Solution: Using their home country of India as a case study, Cheruvu developed a solution focused on the creation of a sustainable enterprise that employs crop science, machine learning, and crowd analytics to help farmers in India increase crop yields, mitigate risk, and improve their economic standing by providing them with access to high-resolution data on best agricultural practices, soil nutrients, climate, and satellite imagery.

  Cheruvu solution excerpt (image courtesy of Wege Prize)

Cheruvu solution excerpt (image courtesy of Wege Prize)

Like SOMOS, the members of Cheruvu developed their project largely through on-site interaction with those most affected by the problem they were trying to solve. The team, composed of five students originally from India who are currently pursuing their graduate studies at the University of Michigan, conducted extensive interviews with farmers in India who are struggling to maintain profitability, as well as other key stakeholders.

“We were really struck by the depth of the ground fieldwork undertaken by Cheruvu. The team was able to prototype their solution in a real-world context, and we were touched by how much they cared about helping small farmers compete in what is an increasingly complex and evolving industry,” said judge Gretchen Hooker, a biomimicry specialist with the Biomimicry Institute. “Moving forward we’re interested to see how their solution can help farmers reduce their dependence and chemical fertilizers and encourage them to adopt a circular model that prioritizes the ongoing health of the soil.”

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The other two finalist teams—EcoReturns and Remade in China—were each honored with a $1,000 Finalist Award for earning a place in the final stage of the competition.

EcoReturns, which included undergraduate and graduate students from the University of British Columbia, Yale University, and Lund University, focused on rethinking seafood production in ways that directly address the impact on marine ecosystems while promoting community involvement and consumer engagement. The team presented an investment model that enables individual and institutional investors to support marine ecosystem restoration and the adoption of sustainable, small-scale management practices in British Columbia’s fisheries while obtaining both ecological and financial returns.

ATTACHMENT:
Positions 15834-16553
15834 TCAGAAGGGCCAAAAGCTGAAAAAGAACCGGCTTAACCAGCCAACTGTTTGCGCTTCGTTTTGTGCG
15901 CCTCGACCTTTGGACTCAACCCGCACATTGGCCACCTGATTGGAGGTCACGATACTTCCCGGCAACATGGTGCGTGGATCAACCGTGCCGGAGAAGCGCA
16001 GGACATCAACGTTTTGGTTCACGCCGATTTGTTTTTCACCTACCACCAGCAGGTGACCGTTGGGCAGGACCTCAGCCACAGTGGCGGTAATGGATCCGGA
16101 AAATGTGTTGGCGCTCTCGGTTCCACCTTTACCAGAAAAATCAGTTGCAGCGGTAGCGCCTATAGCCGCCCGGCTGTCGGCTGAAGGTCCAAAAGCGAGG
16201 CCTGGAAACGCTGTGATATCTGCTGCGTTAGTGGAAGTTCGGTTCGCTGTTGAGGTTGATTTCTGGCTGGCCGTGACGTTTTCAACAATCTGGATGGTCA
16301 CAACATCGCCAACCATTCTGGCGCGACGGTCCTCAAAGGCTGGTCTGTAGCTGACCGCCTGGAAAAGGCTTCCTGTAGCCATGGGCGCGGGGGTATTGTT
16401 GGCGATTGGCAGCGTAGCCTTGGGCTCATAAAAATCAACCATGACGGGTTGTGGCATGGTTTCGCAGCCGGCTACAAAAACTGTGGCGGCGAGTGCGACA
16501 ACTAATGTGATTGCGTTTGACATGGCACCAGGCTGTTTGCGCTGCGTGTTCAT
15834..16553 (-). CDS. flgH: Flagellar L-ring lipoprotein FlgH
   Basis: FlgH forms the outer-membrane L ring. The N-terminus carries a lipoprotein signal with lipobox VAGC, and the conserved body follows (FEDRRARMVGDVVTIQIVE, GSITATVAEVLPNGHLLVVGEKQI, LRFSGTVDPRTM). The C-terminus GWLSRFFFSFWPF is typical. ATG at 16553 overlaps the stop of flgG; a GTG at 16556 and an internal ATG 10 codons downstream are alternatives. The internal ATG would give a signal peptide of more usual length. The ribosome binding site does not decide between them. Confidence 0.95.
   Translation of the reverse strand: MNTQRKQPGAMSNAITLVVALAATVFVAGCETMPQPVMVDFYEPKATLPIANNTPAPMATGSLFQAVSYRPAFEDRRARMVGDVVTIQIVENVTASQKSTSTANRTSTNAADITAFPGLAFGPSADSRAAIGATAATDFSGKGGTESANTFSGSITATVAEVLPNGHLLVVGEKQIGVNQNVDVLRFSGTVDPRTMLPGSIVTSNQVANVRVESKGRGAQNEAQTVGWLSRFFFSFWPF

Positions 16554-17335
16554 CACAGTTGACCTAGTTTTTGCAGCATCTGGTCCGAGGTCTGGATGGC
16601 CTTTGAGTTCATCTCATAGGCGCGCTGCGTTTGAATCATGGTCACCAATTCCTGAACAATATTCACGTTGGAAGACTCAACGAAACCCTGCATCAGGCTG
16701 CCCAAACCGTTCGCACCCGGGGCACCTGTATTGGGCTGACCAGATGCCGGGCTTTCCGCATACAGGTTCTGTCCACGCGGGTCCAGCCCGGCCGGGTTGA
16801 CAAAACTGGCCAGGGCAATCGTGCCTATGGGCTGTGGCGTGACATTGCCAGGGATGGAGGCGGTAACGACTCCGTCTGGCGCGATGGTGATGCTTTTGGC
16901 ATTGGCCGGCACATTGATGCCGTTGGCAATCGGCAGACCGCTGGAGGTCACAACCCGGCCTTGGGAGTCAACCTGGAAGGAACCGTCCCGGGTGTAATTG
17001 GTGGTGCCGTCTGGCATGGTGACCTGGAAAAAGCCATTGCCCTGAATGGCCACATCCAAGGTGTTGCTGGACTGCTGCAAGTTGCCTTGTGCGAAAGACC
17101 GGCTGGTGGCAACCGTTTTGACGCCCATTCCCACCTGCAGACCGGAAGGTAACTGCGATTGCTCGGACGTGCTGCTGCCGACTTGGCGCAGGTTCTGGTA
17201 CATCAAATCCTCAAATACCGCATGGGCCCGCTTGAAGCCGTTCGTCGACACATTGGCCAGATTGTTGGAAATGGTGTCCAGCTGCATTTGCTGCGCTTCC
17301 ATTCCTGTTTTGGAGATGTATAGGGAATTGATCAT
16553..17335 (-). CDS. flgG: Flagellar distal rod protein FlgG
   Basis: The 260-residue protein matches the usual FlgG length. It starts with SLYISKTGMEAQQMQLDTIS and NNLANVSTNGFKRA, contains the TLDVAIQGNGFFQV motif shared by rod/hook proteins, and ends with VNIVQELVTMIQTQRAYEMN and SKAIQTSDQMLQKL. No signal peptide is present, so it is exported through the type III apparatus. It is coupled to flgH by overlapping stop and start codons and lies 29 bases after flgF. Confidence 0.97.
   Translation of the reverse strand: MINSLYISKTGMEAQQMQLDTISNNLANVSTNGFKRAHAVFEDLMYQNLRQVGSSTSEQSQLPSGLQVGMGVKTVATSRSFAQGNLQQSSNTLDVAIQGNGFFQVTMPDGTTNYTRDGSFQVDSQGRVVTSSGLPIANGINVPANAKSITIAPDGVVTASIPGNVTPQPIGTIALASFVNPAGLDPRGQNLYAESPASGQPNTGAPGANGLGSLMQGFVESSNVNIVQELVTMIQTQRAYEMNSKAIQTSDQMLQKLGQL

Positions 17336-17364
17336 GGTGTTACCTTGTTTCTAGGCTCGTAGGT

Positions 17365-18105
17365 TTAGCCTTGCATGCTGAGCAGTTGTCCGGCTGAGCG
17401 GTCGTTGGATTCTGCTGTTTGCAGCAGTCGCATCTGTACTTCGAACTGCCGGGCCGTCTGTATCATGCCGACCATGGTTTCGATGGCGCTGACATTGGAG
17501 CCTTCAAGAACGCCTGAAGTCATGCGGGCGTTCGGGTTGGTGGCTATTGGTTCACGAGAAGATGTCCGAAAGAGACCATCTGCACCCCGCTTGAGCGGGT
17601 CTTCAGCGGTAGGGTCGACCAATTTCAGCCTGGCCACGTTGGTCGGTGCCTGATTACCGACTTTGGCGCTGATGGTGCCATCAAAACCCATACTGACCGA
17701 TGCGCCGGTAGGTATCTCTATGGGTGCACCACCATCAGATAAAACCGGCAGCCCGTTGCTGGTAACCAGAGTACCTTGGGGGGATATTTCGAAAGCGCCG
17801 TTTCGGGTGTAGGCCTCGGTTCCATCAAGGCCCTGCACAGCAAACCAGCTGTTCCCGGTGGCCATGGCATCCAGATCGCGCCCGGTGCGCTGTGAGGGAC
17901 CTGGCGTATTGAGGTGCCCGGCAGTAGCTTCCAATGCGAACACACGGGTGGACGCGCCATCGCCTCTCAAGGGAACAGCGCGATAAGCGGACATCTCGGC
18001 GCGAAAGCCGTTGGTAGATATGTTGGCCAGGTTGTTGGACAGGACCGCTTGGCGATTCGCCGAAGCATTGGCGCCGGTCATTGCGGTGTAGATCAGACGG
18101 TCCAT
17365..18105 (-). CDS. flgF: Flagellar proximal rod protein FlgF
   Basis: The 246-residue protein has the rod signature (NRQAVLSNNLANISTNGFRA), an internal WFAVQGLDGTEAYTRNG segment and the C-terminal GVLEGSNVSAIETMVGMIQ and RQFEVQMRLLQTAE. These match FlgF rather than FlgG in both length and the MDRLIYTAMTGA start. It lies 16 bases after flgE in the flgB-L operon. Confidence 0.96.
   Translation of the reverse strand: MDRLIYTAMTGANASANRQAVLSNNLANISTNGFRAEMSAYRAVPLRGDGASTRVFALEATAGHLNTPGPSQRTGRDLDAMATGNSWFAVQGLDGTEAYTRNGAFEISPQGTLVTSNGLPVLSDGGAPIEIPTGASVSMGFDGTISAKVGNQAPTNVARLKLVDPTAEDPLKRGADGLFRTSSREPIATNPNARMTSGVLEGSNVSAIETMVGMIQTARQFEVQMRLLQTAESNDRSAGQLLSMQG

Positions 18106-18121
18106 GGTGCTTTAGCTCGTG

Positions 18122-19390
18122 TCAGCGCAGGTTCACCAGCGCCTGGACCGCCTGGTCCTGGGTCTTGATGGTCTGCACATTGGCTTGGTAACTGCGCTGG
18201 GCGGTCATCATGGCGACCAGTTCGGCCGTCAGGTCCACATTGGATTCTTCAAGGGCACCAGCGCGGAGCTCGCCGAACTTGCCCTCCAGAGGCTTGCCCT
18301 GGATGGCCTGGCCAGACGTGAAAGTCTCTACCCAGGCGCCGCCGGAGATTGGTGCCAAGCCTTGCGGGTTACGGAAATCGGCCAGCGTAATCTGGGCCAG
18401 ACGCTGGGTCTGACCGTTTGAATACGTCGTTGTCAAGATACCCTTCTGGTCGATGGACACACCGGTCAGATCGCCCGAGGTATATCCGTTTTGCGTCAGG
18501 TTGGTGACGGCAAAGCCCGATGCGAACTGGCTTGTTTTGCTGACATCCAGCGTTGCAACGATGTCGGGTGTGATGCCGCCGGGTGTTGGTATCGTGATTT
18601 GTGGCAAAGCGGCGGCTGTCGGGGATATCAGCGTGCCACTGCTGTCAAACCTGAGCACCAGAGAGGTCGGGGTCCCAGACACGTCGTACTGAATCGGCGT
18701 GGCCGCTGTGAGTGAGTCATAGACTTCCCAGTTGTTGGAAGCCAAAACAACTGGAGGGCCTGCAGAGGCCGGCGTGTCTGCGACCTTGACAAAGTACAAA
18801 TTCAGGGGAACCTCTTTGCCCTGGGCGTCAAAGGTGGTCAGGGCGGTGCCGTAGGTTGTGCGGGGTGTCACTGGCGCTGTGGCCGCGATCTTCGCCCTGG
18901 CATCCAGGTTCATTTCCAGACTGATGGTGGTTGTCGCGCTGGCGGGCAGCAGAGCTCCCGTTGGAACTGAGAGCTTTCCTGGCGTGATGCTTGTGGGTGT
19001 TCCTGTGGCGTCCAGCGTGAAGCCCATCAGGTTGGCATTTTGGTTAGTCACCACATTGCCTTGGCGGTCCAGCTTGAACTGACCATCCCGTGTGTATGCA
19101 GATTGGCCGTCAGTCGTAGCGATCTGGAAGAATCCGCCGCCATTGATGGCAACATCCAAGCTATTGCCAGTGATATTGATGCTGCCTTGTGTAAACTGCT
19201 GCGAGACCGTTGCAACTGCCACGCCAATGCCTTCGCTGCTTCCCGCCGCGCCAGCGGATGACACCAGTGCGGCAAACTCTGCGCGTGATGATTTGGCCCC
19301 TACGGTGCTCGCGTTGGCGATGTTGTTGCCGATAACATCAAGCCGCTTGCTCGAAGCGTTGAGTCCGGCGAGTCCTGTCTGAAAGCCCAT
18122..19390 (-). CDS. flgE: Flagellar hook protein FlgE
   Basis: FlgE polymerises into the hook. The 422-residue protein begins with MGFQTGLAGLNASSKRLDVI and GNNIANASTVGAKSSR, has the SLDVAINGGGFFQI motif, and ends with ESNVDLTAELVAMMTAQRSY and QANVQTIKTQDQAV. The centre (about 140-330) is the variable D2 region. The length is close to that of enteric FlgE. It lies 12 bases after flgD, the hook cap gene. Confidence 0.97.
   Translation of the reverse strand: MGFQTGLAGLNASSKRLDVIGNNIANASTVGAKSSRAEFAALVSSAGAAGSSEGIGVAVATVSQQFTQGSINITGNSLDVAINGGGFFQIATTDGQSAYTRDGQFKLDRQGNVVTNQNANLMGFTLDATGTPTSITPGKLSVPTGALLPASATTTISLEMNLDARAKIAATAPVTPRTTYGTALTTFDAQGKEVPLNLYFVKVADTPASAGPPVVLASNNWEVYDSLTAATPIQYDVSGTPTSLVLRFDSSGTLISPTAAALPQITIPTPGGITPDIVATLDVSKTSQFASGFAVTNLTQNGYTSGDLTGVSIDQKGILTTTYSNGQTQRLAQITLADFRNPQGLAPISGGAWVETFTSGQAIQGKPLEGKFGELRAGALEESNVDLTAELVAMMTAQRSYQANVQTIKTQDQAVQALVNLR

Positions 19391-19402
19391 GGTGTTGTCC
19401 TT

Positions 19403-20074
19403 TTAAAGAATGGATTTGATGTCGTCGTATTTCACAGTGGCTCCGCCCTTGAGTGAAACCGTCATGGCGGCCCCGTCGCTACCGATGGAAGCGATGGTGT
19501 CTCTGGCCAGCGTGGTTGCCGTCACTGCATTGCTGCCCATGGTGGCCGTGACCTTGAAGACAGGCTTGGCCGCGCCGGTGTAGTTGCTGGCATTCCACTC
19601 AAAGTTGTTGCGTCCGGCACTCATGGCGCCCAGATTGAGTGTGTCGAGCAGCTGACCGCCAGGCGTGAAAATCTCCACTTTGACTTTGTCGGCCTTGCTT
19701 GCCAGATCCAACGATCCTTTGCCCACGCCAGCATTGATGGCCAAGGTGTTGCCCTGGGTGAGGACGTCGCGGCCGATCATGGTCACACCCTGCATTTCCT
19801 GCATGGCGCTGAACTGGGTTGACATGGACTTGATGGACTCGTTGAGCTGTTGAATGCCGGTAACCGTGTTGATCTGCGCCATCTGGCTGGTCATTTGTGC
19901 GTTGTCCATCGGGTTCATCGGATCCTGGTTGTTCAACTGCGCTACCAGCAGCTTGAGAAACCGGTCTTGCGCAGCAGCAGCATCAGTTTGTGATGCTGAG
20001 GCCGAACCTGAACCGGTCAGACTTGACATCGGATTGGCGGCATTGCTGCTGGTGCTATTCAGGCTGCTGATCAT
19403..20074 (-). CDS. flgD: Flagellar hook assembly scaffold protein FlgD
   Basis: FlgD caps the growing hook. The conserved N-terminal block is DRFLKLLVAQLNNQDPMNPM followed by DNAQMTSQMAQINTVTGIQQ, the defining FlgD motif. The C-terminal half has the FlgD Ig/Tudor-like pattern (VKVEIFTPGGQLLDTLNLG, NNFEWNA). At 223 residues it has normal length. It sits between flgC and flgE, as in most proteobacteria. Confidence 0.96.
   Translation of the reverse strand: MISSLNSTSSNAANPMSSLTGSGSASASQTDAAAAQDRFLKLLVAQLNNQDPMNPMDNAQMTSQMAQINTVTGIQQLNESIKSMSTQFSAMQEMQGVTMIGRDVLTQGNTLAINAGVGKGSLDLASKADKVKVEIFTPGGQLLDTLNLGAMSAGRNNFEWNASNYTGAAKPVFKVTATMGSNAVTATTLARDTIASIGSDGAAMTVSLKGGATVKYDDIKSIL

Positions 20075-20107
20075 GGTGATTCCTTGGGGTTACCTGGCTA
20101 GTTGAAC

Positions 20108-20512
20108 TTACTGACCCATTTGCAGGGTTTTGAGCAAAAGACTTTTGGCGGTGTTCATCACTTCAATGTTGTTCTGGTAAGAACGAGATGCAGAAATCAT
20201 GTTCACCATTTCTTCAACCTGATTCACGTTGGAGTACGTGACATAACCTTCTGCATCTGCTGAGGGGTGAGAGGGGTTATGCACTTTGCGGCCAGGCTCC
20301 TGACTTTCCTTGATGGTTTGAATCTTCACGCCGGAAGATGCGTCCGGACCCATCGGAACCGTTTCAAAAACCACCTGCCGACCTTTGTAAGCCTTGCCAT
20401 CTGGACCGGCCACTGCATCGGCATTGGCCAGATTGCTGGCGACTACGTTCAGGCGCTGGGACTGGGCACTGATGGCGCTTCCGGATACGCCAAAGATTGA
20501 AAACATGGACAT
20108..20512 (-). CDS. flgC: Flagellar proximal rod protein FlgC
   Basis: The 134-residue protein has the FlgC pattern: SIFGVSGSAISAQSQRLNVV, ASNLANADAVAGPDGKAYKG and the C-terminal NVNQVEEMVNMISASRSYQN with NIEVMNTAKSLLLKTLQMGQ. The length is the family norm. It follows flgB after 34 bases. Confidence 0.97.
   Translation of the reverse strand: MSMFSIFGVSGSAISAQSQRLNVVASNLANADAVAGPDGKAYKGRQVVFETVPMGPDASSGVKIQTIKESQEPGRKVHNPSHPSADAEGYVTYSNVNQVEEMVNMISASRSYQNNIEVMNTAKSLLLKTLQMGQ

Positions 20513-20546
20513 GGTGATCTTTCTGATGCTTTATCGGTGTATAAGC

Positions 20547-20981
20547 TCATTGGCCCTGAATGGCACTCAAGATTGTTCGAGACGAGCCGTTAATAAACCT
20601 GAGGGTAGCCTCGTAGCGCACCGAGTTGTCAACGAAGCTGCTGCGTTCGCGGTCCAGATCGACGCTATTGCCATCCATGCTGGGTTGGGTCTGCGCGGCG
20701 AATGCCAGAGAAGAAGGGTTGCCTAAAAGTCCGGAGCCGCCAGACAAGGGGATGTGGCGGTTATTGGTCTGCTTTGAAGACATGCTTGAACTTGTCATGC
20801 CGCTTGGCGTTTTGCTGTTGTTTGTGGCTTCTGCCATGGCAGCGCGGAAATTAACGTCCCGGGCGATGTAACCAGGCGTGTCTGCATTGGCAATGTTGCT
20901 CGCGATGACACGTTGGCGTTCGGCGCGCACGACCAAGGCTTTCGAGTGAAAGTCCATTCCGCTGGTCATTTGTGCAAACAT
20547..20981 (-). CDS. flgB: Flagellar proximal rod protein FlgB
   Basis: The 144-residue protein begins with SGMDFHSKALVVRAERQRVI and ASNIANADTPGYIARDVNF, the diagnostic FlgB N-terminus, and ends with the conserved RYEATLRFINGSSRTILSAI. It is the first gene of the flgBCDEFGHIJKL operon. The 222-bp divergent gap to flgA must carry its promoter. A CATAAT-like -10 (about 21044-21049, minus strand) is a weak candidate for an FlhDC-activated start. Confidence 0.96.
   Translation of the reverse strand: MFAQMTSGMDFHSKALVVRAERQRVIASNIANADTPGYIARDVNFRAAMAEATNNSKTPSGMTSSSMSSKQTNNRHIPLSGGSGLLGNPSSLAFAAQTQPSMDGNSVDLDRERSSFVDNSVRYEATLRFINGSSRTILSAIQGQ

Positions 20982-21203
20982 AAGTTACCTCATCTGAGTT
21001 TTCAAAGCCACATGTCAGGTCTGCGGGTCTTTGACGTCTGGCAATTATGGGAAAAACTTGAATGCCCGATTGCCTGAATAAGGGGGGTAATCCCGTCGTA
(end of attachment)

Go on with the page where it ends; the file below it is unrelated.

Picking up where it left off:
Remade in China, an all-graduate student team representing Parthenope University of Naples, Beijing Normal University, and Delft University of Technology, presented a solution focused on the development of a modeling tool that can help urban environments develop food, energy, and water systems that unite policy and technology to meet consumer needs while maximizing both the value of resources and the systems’ ability to recover and reuse them.

Previous competitions were open exclusively to undergraduate students, but for 2017 Wege Prize was open to both undergraduate and graduate students worldwide. Teams were asked to create a solution to the following “wicked” problem: How can we create a circular economy? Each team – composed of five students and representing different academic institutions and majors of study – had to leverage its transdisciplinary makeup to collaboratively design and propose a product, service, business, non-profit organization, or other solution that could function within and help create a paradigm shift towards a circular economy.

Unlike our current linear model, in which we take, make, and dispose, a circular economic model is restorative by design and aims to keep products, components, and materials at their highest utility and value at all times. Using a systemic approach, teams had to not only design a compelling and innovative solution, but consider its economics and viability within natural, social, and financial systems as well.

 “All of the finalist teams in Wege Prize 2017 have displayed an extraordinary amount of courage, dedication, and compassion for the future of our world, and for that we thank them,” said KCAD President Leslie Bellavance. “I challenge all of our finalists to use their experiences in this competition to continue moving forward, to expand on their existing ideas and to remain fearless in building the future.”

The five finalist teams were chosen out of an original field of 25 teams representing 38 different academic institutions from 17 countries around the world. Over the course of seven months, teams developed their ideas from a one-page proposal into a multifaceted design solution informed by their own research, ideation, and experimentation as well as direct feedback from the judges, culminating in the final presentations on May 19.

“With the inclusion of graduate students for the first time in this year’s competition, we were thrilled to see an increase in participation and geographical reach as well as many teams combining undergraduate and graduate students,” said Gayle DeBruyn, KCAD Sustainability Officer, Collaborative Design program chair and Wege Prize organizer. “As the competition grows, so too does the commitment of the teams and the strength and cogency of their ideas. As we congratulate this year’s winners, we also look forward to the incredible possibilities that lie ahead.”

Thanks to the continuing support of The Wege Foundation, Wege Prize 2018 will be open to any undergraduate or graduate student in the world and will again be focused on the circular economy.

Team registration will open in August 2017, but those interested in participating are encouraged to begin building their teams and brainstorming ideas now by connecting with other potential participants on the Wege Prize Facebook Group. Educators and other professionals who are interested in contributing their expertise are encouraged to contact wicked@wegeprize.org for more information.